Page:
For large companies, once strategic buy-in and process are established, it important to work with specific business units to help them understand a startup’s perspective and pain points to build an operationalized process that allows for the cross-functional support of startups and various engagement models. Some examples of pain points to startups are:

  • Long Contracts and Extensive Terms & Conditions: Challenge the functional areas to create a set of agreements for startups reflecting the most important and relevant terms specific to the engagement model. Identify the top most critical legal protection terms required for the company in working with a startup. Any other terms should be reviewed for limited relevance and put up for debate. Most engagements with startups do not merit long contracts given the initial scope of the collaboration.

  • Decentralized Contracting Process: Work with all functional areas to define a centralized contracting process for startups. Ideally, there should be only one agreement containing universal terms. As engagements evolve, addendum can be incorporated to reflect the specific natures of various engagement.

  • Lack of Transparency to Startups: A collective mindset and effort with functional owners to provide as much detail as possible to startups on how the contracting process works in the company to set the right expectation. This helps startups plan and stay focused on staying on course with the established process.

The first step is helping colleagues understand why certain business processes can be cumbersome for startups. Then, be a close partner to these colleagues to understand their business concerns, performance measurements, and operational parameters. From here, with a holistic understanding, identify and suggest changes to the status quo while striving to maintain the most valued elements by functional areas.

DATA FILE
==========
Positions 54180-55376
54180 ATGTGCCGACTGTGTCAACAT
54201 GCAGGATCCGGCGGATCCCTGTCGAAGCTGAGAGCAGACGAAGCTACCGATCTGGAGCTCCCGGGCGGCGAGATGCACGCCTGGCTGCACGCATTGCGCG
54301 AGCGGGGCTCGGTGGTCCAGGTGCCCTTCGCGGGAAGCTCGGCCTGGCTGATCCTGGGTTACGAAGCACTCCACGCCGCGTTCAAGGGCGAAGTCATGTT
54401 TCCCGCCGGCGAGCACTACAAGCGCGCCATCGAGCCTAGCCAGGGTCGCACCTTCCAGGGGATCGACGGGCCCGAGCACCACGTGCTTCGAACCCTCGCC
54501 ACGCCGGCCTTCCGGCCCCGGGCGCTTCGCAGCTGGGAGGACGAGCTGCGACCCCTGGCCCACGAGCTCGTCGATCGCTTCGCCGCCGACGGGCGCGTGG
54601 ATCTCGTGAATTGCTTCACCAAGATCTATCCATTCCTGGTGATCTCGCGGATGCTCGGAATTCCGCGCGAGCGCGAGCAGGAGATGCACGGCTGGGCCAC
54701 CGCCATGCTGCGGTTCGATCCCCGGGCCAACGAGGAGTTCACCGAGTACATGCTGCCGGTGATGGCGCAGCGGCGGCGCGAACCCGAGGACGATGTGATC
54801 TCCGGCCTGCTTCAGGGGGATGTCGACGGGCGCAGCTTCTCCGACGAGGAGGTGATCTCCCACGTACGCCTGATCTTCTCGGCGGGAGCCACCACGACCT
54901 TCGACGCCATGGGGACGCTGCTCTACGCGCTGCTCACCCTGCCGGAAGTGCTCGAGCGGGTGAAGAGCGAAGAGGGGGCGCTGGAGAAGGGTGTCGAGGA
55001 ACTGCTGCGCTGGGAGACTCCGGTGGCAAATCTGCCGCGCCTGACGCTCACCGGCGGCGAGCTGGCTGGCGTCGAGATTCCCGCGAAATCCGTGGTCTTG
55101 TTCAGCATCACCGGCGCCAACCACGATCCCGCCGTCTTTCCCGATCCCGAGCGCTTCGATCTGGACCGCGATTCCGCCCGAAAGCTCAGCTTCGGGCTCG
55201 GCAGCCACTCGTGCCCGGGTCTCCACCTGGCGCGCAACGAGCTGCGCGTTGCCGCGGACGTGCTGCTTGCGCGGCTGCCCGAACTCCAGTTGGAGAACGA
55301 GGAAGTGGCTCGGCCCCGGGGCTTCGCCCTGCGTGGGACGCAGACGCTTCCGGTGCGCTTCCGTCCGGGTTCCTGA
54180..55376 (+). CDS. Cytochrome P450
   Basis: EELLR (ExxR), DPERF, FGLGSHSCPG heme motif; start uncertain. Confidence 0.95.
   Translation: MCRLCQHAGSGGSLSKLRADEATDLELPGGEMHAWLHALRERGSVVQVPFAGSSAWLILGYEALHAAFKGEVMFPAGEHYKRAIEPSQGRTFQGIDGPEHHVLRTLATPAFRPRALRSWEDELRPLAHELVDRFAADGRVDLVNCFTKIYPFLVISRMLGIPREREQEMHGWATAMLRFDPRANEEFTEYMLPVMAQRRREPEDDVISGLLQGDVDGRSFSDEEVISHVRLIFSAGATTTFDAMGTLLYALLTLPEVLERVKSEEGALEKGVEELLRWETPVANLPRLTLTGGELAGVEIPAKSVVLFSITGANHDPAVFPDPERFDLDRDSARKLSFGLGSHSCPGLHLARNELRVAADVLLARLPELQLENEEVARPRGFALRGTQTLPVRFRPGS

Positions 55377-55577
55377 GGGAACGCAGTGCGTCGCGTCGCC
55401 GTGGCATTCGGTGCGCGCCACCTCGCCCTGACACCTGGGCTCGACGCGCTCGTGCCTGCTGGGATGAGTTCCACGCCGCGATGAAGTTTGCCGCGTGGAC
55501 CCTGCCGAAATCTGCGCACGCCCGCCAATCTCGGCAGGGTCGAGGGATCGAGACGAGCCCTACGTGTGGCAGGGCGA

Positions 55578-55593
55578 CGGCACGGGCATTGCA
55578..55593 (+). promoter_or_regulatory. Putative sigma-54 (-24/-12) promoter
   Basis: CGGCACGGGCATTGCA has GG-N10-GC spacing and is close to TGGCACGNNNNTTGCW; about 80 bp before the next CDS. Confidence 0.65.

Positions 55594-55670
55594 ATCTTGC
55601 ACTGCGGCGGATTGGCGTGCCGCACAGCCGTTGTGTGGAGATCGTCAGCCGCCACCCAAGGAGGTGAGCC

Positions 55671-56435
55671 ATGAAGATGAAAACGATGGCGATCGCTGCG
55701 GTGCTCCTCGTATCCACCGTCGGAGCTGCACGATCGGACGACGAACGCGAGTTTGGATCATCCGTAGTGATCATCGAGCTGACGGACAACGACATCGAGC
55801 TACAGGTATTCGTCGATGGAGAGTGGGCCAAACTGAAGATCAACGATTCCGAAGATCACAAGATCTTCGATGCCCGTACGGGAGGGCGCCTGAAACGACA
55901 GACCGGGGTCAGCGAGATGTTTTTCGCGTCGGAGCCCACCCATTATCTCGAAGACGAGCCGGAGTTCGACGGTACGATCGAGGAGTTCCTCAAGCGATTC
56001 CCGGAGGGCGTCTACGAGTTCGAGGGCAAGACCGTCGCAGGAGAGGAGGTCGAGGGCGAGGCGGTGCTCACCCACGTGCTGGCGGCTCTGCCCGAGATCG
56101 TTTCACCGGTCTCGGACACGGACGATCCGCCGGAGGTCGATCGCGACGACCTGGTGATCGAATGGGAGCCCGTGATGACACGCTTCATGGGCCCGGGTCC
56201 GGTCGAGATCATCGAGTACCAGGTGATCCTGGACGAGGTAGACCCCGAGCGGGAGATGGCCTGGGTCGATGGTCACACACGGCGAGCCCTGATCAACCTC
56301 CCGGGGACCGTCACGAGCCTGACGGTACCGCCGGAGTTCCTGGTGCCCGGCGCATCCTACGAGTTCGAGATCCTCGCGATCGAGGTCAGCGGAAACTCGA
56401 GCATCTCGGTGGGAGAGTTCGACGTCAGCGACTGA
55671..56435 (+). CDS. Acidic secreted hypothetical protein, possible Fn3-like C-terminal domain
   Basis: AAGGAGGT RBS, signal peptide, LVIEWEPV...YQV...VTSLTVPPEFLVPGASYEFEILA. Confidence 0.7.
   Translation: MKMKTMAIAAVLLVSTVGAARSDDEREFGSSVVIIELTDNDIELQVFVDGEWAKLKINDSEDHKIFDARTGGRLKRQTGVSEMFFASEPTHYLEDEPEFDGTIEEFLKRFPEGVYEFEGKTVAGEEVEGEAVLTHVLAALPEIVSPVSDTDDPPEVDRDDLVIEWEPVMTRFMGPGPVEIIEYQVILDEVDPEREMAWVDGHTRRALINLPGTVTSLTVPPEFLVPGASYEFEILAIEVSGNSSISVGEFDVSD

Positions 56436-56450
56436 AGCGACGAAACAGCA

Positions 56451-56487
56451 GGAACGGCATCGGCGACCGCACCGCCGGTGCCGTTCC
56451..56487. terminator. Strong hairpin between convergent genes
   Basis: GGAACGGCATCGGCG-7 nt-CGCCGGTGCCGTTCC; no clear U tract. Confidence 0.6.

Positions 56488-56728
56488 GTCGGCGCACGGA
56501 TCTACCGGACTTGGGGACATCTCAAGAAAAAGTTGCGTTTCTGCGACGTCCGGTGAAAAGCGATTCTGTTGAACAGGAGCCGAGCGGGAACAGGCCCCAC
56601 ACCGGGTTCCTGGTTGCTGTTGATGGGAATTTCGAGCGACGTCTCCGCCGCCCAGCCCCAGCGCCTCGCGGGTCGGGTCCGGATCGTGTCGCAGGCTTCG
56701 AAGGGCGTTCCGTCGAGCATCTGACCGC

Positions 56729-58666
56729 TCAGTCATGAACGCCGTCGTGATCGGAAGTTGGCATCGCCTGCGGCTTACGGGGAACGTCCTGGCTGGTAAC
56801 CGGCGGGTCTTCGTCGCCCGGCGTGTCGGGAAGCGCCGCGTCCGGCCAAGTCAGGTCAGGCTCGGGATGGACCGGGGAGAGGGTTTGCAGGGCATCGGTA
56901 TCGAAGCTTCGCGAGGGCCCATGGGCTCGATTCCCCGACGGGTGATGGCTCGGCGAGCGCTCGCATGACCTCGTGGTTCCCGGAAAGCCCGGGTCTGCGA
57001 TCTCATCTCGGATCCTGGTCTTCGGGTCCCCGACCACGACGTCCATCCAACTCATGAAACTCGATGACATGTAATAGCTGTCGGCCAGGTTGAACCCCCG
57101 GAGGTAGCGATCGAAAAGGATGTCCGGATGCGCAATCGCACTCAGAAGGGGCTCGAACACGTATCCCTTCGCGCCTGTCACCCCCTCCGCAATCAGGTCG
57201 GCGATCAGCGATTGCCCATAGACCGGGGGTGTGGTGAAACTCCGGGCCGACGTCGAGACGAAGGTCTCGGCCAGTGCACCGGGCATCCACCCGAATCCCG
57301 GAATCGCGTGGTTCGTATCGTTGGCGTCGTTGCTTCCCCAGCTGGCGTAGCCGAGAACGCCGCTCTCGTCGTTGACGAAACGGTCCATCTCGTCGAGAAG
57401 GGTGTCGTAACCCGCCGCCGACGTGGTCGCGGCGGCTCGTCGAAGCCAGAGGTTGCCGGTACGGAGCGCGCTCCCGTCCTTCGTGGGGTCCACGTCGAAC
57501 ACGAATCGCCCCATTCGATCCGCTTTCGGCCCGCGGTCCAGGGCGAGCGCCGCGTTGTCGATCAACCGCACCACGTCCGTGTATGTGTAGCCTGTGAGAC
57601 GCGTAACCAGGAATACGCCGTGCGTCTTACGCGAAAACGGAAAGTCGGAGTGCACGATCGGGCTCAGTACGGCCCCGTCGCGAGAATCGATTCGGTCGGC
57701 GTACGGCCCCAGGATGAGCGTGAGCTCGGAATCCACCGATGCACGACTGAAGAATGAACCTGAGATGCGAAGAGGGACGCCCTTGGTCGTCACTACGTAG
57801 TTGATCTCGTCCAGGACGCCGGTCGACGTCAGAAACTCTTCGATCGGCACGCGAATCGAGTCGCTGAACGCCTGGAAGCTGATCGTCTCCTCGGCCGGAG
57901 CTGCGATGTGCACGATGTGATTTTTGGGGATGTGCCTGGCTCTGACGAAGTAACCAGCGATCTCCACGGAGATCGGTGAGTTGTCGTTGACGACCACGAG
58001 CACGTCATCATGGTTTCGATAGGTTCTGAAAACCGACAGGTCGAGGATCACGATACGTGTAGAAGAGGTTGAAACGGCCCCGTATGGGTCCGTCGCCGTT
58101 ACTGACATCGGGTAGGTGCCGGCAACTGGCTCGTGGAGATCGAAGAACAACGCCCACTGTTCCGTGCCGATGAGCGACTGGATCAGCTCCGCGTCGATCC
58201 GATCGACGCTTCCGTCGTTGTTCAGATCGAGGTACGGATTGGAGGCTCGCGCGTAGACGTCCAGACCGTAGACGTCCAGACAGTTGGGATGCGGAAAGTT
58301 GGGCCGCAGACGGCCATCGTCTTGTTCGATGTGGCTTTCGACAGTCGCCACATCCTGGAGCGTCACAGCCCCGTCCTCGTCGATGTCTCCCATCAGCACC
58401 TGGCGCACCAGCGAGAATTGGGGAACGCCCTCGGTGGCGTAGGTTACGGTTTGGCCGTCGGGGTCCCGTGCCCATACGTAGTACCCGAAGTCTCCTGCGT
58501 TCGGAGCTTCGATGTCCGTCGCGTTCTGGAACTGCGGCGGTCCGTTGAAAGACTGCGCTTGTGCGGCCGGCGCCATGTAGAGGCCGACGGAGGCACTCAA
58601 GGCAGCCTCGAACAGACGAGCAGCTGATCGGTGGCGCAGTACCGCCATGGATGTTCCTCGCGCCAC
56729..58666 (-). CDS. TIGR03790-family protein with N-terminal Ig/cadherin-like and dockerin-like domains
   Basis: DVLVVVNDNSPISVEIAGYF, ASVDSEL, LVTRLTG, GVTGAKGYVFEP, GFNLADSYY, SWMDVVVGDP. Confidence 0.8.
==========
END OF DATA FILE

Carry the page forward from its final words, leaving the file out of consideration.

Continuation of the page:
Colleagues in procurement, legal, technology, product management, and marketing need to recognize that their respective areas need to develop function-specific processes to cater to a “new” class of vendors and/or partners that do not have the profiles of their large clients.

With this context and conditioning, work with legal and procurement to create “short form and lean” documents that address the most pertinent operational parameters for the current phase of the engagement, with the recognition on both sides that, as the collaboration expands into the next phase, the contract may expand and more parameters may need to be addressed.

3. Experimentation to develop continuous organizational learning and adoption

Lastly, in many cases, collaboration with startups starts on a small scale to allow room for mutual learning, fine tuning, pivoting, and synchronization for further joint efforts if the first POC or phase of collaboration proves successful. Many of the standard terms & conditions for larger clients are superfluous initially. By enforcing the status quo on startup engagements, large enterprises miss the mark on the strategic imperative to work with startups in the first place.

The better way is to hone in on the absolute minimum parameters needed for cross functional engagement with startups and let the experiment (aka startup engagement) run with close monitoring. Learn from the experiments or POCs and assess whether the operational parameters in place are sufficient. With iteration, the operational process and legal documents created to help govern collaboration with startups can and will become broadly accepted practice in the enterprise. Only this will ultimately enable an environment for mutual value creation and capture with the most compelling startups.